Differential laundering practices of white coats and scrubs among health care professionals

L. Silvia Munoz-Price, Kristopher L. Arheart, David Lubarsky, David J. Birnbach

Research output: Contribution to journalArticle

13 Scopus citations

Abstract

The role played by health care worker's uniforms on the horizontal transmission of organisms within the hospital is still controversial. To determine the differential laundering practices in regards to white coats and scrubs, we surveyed physicians present at the 3 weekly academic conferences with largest attendance at our hospital (medicine, pediatrics, and anesthesiology). Out of 160 providers, white coats were washed every 12.4 ± 1.1 days and scrubs every 1.7 ± 0.1 days (mean ± standard error; P <.001). Faculty physicians washed their scrubs more frequently than house staff (1.0 vs 1.9 days, respectively, P =.018), and no differences were observed among specialties.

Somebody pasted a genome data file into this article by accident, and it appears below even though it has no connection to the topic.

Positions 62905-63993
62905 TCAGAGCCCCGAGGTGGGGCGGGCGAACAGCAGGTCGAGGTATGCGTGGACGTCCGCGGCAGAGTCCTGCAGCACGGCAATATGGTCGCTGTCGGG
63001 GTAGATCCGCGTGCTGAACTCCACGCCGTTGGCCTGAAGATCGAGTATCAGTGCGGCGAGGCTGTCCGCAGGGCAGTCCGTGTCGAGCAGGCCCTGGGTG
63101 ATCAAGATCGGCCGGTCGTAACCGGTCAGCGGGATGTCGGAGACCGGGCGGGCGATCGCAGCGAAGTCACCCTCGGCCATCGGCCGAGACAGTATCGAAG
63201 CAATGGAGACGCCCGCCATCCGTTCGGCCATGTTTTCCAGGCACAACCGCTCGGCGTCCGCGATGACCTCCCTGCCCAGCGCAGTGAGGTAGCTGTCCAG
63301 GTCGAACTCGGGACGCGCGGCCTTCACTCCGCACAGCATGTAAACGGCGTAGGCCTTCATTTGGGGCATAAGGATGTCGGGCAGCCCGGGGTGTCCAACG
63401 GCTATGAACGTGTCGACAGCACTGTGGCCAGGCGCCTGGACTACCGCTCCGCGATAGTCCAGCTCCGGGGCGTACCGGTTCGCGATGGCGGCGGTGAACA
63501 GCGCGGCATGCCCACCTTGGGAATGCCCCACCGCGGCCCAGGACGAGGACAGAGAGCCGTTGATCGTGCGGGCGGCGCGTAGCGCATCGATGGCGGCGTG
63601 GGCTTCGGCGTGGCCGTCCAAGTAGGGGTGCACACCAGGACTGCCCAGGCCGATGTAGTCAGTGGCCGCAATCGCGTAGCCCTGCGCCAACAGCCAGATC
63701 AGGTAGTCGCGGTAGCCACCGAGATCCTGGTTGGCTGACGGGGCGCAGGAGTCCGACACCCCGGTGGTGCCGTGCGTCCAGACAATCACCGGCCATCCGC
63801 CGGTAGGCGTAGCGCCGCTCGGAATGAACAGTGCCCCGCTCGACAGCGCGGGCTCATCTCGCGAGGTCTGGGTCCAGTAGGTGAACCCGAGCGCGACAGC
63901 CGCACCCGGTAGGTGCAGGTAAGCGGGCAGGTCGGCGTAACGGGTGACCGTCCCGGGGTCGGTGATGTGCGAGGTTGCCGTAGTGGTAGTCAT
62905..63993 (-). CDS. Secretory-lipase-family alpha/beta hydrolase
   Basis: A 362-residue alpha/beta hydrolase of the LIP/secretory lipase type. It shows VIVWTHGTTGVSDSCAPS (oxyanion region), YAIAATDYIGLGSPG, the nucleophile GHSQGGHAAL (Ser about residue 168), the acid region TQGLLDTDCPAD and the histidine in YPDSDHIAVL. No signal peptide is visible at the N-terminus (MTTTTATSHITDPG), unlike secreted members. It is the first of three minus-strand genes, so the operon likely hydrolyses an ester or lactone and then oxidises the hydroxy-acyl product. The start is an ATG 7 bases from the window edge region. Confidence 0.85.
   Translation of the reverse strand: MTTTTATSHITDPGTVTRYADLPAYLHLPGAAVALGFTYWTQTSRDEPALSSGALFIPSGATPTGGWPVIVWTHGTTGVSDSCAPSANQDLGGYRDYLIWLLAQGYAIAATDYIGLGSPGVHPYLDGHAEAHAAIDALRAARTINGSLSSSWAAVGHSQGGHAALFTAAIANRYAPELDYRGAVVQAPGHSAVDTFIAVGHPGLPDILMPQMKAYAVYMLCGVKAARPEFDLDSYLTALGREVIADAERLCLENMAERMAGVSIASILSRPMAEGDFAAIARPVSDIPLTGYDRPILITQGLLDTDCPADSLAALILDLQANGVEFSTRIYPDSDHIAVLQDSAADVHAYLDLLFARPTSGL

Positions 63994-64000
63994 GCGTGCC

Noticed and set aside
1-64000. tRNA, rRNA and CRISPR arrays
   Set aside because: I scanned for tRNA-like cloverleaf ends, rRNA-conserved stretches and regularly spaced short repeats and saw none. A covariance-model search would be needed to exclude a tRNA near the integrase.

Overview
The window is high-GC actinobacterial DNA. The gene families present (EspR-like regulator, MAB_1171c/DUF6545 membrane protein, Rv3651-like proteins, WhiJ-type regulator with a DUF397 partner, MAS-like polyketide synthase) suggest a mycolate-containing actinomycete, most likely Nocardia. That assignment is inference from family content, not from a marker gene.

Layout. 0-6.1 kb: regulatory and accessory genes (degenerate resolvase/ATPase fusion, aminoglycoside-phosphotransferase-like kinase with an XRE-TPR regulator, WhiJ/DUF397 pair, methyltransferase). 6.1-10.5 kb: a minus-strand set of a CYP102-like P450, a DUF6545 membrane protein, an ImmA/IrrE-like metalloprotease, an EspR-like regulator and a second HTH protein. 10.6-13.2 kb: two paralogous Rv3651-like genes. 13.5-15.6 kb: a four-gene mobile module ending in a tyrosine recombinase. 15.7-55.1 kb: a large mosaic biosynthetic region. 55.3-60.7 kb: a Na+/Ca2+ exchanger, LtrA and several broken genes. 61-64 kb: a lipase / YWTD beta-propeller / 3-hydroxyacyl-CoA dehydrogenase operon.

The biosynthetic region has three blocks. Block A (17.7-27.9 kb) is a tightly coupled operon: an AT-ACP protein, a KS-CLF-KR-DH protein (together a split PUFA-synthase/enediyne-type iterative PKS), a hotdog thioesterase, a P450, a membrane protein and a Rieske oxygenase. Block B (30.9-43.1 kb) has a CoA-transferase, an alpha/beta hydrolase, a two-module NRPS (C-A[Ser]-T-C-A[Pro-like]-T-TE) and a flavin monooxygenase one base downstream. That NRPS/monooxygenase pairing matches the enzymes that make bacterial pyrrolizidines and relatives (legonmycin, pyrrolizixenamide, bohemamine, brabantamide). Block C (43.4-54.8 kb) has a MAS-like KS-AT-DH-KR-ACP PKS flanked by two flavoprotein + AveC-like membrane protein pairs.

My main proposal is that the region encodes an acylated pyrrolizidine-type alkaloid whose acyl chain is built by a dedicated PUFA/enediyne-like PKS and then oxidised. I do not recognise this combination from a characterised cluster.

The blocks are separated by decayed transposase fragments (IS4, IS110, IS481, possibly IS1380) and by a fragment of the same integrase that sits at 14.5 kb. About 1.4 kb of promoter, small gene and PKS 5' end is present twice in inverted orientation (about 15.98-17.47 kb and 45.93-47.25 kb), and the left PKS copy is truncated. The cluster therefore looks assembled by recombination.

Original languageEnglish (US)
Pages (from-to)565-567
Number of pages3
JournalAmerican Journal of Infection Control
Volume41
Issue number6
DOIs
StatePublished - Jun 1 2013
Externally publishedYes

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Keywords

  • Uniforms
  • Washing frequency

ASJC Scopus subject areas

  • Epidemiology
  • Health Policy
  • Public Health, Environmental and Occupational Health
  • Infectious Diseases

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